"The start today will be good, spurred by encouraging global cues. India Inc. may suffer a bit in terms of productivity but there is unlikely to be any material impact on market volumes. What could have a bearing is the last minute year-end rebalancing and F&O related gyrations.

The undertone has turned around in the past few sessions. The key indices have surpassed the crucial 200-DMA levels, propelled by renewed pick-up in FII inflows. After being pessimistic on India in the first two months, they have resumed their bets in March. One has to see whether the trend persists in April or not," said IIFL report.

At 10:10 am; National Stock Exchange's Nifty was at 5,794.85, up 58.50 points or 1.02 per cent. The broader index touched a high of 5799.15 and low of 5753.90 in early trade.

Bombay Stock Exchange's Sensex was at 19327.04, up 206.24 points or 1.08 per cent. The 30-share index touched a high of 19329.56 and low of 19178.77 in trade so far.

BSE Midcap Index was up 1.22 per cent and BSE Smallcap Index moved 1.84 per cent higher.

Amongst the sectoral indices, BSE Realty Index was up 2.11 per cent, BSE Healthcare Index gained 1.44 per cent and BSE Metal Index moved 1.38 per cent higher.

DLF (2.73%), M&M (2.67%), Dr Reddy's Laboratories (2.47%), Sesa Goa (2.44%) and HDFC (2%) were the top Nifty gainers.

HCL Tech (-0.65%), Bharti Airtel (-0.65%), BPCL (-0.10%) and Axis Bank (-0.06%) were the only losers.

Meanwhile the Asian markets were witnessing buying activity. Nikkei was up 1.97 per cent, Hang Seng was gained 1.71 per cent and Taiwan Weighted moved 0.73 per cent higher.

Nifty firm near 5800; realty, auto, banks up

MUMBAI: Indian markets continued to gain momentum as investors bought stocks across the board ahead of March series F&O expiry. Rate sensitive sectors led the rally while FMCG space was marginally in the red.

At 2:10 pm; National Stock Exchange's Nifty was at 5780.55, up 44.20 points or 0.77 per cent. The broader index touched a high of 5803.15 and low of 5753.90 intraday.

Bombay Stock Exchange's Sensex was at 19271.75, up 150.95 points or 0.79 per cent. The 30-share index touched a high of 19357.10 and low of 19178.77 in trade so far.

BSE Midcap Index was up 1.07 per cent and BSE Smallcap Index moved 1.94 per cent higher.

Amongst the sectoral indices, BSE Realty Index was up 1.52 per cent, BSE Bankex gained 1.23 per cent and BSE Auto Index moved 1.16 per cent higher.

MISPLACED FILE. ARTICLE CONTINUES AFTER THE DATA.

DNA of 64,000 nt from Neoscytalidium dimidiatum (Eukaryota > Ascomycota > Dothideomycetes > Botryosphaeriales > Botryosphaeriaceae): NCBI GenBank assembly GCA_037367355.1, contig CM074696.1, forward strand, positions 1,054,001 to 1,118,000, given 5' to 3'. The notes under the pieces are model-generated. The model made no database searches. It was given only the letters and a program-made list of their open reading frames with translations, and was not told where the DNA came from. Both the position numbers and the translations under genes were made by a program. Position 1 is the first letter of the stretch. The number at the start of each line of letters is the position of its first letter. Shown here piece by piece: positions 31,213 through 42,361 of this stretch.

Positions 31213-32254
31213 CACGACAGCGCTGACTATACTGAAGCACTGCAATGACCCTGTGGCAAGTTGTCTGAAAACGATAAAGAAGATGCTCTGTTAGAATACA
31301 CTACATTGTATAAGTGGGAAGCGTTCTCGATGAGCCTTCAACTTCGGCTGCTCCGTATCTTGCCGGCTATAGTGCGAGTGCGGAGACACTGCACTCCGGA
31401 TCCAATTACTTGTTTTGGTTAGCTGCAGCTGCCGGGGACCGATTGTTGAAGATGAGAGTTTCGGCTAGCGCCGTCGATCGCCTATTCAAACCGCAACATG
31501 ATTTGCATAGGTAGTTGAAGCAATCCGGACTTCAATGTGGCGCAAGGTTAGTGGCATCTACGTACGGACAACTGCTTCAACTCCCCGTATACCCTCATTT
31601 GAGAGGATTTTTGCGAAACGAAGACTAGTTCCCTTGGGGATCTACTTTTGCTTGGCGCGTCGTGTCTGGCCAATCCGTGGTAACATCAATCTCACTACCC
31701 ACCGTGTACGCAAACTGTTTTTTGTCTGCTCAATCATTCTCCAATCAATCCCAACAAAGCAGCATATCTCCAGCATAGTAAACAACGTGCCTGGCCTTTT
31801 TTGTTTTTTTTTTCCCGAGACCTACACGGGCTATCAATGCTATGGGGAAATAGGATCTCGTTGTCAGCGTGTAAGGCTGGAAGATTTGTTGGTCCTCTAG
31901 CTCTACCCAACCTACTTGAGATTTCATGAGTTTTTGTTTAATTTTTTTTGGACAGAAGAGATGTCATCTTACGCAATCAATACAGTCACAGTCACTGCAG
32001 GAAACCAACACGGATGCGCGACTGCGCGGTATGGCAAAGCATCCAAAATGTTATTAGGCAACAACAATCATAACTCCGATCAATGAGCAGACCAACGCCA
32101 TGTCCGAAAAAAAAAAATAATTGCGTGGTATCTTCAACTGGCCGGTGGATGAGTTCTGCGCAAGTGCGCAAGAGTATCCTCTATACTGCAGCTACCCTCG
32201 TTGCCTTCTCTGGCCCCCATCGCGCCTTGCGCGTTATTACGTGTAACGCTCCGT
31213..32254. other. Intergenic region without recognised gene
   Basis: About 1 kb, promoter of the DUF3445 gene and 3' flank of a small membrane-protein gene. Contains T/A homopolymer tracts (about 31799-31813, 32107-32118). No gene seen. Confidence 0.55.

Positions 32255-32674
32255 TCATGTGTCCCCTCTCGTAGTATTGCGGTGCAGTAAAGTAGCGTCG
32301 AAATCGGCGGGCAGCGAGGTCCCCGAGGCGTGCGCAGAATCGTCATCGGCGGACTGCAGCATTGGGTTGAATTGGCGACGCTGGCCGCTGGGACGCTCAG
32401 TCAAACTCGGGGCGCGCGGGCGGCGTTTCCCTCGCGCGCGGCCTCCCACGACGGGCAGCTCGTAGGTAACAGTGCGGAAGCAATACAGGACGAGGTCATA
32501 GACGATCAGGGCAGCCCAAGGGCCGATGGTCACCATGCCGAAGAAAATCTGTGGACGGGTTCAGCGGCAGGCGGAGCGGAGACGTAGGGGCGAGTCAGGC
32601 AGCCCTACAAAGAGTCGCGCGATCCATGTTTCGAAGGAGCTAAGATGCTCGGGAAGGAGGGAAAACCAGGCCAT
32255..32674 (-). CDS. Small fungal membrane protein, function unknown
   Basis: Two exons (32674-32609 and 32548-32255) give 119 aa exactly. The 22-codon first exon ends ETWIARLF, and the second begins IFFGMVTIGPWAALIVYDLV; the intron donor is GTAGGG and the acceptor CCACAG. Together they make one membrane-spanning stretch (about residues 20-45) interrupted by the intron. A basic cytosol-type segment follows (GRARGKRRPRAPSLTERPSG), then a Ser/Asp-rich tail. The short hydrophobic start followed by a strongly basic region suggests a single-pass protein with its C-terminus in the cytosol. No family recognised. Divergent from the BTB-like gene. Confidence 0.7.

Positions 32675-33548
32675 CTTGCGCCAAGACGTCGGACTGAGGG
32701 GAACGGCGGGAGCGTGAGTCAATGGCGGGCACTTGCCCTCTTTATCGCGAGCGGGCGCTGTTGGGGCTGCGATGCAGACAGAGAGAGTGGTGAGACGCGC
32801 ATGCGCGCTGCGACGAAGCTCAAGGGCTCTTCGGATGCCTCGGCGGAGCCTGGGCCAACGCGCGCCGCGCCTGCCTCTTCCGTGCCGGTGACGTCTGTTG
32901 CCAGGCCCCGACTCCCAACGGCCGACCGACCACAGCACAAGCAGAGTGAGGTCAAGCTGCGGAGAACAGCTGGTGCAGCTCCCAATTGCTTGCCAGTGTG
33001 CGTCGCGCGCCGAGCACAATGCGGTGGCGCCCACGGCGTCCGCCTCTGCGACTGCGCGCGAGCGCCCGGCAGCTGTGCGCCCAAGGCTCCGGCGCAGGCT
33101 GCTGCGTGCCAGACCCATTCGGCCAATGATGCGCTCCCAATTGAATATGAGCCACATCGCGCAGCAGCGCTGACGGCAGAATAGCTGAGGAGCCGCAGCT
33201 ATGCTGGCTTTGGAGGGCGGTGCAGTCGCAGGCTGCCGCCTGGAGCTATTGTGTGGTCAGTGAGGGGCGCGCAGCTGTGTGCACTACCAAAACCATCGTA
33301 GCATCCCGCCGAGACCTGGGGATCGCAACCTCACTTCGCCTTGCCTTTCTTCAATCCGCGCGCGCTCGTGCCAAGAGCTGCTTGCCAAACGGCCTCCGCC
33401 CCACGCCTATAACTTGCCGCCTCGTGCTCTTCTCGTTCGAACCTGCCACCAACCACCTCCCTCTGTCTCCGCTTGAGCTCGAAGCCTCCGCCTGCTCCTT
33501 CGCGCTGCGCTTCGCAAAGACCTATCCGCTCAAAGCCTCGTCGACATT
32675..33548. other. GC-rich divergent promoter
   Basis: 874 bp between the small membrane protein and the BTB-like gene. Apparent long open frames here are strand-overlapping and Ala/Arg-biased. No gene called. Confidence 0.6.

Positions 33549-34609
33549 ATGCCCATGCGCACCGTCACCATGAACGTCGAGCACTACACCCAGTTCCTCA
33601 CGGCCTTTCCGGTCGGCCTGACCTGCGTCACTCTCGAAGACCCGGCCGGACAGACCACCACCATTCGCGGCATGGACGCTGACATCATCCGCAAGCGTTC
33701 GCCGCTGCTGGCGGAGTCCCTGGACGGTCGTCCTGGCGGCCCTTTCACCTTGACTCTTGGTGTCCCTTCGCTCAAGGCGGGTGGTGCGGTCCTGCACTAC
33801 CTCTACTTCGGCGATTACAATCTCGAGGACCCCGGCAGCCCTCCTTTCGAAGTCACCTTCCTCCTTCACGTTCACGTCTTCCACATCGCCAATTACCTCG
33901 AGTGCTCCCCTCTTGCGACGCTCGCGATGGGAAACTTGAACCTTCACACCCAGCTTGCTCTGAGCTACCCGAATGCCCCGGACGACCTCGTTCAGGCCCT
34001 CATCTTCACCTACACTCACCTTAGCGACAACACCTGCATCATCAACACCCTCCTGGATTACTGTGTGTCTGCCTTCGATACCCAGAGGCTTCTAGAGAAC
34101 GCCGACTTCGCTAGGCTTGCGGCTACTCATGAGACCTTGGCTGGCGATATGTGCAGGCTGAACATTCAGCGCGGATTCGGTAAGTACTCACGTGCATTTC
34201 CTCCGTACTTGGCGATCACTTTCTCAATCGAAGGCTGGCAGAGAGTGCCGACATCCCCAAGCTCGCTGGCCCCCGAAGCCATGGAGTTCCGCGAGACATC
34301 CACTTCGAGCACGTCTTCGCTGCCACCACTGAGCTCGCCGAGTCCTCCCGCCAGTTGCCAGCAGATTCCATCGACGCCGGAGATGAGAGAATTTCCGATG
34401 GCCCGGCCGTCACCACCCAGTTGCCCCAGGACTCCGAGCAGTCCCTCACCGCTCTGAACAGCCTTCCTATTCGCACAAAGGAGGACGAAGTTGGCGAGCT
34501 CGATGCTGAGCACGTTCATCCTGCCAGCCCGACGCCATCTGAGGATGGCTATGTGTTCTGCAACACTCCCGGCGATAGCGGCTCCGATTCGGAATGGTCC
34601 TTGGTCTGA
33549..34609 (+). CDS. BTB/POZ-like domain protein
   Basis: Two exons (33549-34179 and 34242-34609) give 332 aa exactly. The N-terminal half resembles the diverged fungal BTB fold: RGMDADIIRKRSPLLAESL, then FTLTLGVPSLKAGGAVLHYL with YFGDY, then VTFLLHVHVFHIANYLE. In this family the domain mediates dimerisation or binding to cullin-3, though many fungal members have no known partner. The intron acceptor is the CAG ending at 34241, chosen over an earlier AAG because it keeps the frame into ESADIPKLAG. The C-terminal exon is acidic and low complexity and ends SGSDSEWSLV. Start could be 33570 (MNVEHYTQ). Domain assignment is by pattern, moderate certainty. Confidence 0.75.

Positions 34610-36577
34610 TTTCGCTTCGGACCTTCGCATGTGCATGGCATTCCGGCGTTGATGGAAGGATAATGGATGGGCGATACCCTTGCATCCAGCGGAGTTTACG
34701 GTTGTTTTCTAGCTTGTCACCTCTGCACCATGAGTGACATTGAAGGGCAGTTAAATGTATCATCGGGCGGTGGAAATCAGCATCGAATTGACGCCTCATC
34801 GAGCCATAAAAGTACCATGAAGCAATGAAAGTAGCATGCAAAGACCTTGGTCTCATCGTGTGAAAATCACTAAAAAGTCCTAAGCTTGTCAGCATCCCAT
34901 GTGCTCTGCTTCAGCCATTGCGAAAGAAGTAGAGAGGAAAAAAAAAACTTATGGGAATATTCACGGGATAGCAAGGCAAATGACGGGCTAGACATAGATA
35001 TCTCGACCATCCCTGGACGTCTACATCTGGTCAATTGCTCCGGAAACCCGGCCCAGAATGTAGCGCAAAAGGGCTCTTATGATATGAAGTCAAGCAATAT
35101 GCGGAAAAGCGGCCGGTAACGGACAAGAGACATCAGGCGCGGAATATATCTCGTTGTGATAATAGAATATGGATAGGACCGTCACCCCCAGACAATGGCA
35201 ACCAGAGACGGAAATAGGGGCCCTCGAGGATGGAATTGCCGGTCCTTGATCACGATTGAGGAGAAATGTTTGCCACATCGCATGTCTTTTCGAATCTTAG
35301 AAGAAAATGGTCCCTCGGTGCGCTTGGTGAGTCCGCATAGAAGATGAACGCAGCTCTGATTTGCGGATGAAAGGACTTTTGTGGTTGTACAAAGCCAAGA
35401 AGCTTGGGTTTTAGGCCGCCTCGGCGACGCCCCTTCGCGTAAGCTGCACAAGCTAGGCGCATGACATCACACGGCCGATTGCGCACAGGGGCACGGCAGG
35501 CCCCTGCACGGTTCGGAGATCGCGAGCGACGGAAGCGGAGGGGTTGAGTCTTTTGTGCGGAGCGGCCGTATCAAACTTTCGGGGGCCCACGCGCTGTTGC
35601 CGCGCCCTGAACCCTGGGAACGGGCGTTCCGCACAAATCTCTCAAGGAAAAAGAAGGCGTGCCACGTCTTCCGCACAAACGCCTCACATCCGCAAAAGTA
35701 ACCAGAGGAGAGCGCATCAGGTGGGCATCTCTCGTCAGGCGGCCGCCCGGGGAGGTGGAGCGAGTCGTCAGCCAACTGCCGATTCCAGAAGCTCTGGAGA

Ambuja Cement (6.78%), M&M (3.39%), SBI (2.62%), Punjab National Bank (2.46%) and Jaiprakash Associates (2.43%) were the top Nifty gainers.

Cairn India (-1.31%), HCL Tech (-1.25%), Hindalco (-1.25%), Bharti Airtel (-0.93%) and ONGC (-0.48%) were the top losers.

Market breadth was positive on the NSE with 2064 gainers against 705 losers.

Meanwhile, the European markets also moved higher in line with peers. FTSE 100 was up 0.49 per cent, CAC 40 gained 0.60 per cent and DAX moved 1.08 per cent

Deciphering Hidden Code Reveals Brain Activity

Geoffrey K. Aguirre, MD, Assistant Professor of Neurology at the University of Pennsylvania School of Medicine, says "the same math that could break into your car can be used to crack the brain's codes." It's called a de Bruijn sequence, which is a set or "alphabet" of things (letters, pictures, sounds) in a cyclic order such that every possible "word" or combination of things occurs only once. De Bruijn sequences are what mathematicians call "pseudo-random" because they appear to be a confused jumble but actually contain an underlying structure. To break into a car protected by an electronic lock with a five-digit numerical keycode, for example, a thief could try every possible combination. However, such a brute-force technique is time-consuming because it involves a great deal of repetition. But a de Bruijn sequence uses "every possible combination squeezed together," explains Aguirre. The overlapping combinations encode a pattern scientists can observe in brain activity using fMRI, revealing how nerve cells work to represent the world.